9. Section 3(aaa) of the Drugs and Cosmetics Act defines a 'cosmetic' and it means any article intended to be rubbed, poured, sprinkled or sprayed on, or introduced into, or otherwise applied to, the human body or any part thereof for cleansing, beautifying, promoting attractiveness, or altering the appearance, and includes any article intended for use as a component of cosmetic. Section 3(b) of the same Act gives a very exhaustive definition of 'drug'. Sub-clause (i) thereof lays down that drug may include all medicines for internal or external use of human beings or animals and all substances intended to be used for or in the diagnosis, treatment, mitigation or prevention of any disease or disorder in human beings or animals, including preparations applied on human body for the purpose of repelling insects like mosquitoes. Sub-clause (ii) thereof lays down that drug will include such substances (other than food) intended to affect the structure or any function of human body or intended to be used for the purpose of destruction of vermin or insects which cause disease in human beings or animals as may be specified from time to time by the Central Government by notification in the Official Gazette. The definition of the terms 'cosmetic' and 'drug' in this Act will also show that until the intended use of the article is for diagnosis, treatment, mitigation or prevention of any disease or disorder, it cannot be a drug.

10. The technical material produced by Colfax shows that various kinds of after shave lotions (Aqua Velva, Park Avenue, Monarch, Emami,, etc.) generally contain concentration of alcohol below 60%. The only distinguishing feature pointed out by Colfax is that the alcohol content of the ASLs manufactured by it, viz., Old Spice and Blue Stratos is 62%. No authoritative scientific text has been placed before us to show that only on account of a marginal increase of alcohol content to 62% an ASL will acquire any such property so as to make it a medicinal preparation within the meaning of Section 2(g) of the Act. It may be noted that according to Colfax the ASLs manufactured by it contain alcohol - 62%, Propylene Glycol - 5%, Benzyl alcohol 0.5% and the remaining 32.5% is water.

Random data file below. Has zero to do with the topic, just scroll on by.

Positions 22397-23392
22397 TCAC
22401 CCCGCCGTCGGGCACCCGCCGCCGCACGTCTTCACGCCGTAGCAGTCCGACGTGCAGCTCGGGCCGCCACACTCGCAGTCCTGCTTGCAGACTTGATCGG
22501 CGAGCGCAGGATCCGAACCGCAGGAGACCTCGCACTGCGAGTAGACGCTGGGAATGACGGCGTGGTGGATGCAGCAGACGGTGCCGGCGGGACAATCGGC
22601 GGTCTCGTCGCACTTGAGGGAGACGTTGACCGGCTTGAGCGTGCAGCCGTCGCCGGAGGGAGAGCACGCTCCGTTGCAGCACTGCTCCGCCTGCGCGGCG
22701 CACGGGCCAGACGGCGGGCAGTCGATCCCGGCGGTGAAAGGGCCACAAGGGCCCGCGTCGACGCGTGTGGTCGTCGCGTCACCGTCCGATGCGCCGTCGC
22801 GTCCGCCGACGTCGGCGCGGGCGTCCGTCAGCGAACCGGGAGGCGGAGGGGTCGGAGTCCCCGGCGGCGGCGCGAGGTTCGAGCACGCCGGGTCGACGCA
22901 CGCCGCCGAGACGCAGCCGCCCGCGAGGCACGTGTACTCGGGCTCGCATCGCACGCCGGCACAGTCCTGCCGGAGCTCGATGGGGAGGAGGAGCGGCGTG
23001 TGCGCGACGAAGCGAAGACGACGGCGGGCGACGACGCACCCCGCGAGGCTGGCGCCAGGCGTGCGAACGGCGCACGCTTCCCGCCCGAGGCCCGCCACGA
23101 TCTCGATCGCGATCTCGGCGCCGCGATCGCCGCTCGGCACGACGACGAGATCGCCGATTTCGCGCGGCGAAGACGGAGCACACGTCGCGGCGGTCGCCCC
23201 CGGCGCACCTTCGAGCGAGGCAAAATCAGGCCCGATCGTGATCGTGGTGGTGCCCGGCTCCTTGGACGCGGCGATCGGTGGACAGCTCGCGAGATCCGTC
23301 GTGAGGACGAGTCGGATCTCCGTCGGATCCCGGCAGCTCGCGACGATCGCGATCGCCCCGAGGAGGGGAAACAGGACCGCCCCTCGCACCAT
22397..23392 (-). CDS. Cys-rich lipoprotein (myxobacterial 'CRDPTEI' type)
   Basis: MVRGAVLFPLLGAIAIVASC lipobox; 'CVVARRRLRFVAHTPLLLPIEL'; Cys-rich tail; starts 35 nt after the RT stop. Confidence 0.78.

They also contain some perfume. According to Harry's Cosmeticology, after shave lotion is basically an acqueous alcohol solution containing a perfume. The desired balance of 'mild astringency' and 'coolness' is achieved by controlling ratio of ethyl alcohol to water. Popular brands of after shave lotions in UK contain 50% to 75% of ethyl alcohol by weight.

In the United States also volume of alcohol in after shave lotions range from 40% to 60%. It is necessary to emphasise that we are not concerned here with the properties of alcohol simplicitor but a solution which contains 62% alcohol and 33% water. The said solution on account of presence of water cannot yield the same result as that of alcohol simplicitor. Even a small percentage of presence of one ingredient may completely alter the chemical properties of another ingredient. Therefore, the scientific literature relied upon by the learned counsel for Colfax in support of his submission regarding the properties of the alcohol cannot be a safe guide to determine the characteristic of the products Old Spice and Blue Stratos.

11. There is another aspect of the matter which also deserves to the noticed. The Company (Colfax) issued an advertisement in December, 1990 inviting deposits from public for fixed period and offering 14% interest. In the details and particulars submitted as per the Companies (Acceptance of Deposits) Rule, 1975, it was stated that the Company is engaged in the manufacture of cosmetics such as Old Spice ASL, Cologne, etc. Therefore, till as late as December, 1990, the Company itself was giving out that it is engaged in manufacture of cosmetics and not of any medicinal preparation.

12. Shri Ashok Desai has placed great reliance in support of his 1995 Supp. (3) SCC 1, wherein the decision of CEGAT holding 'Selsun' Shampoo as a cosmetic product was reversed by this Court and it was held to be a drug or medicine. The judgment shows that the Court went into the chemical components of the article, the nature of use and the contents of the label on the bottle. The main factors which weighed with the Court were :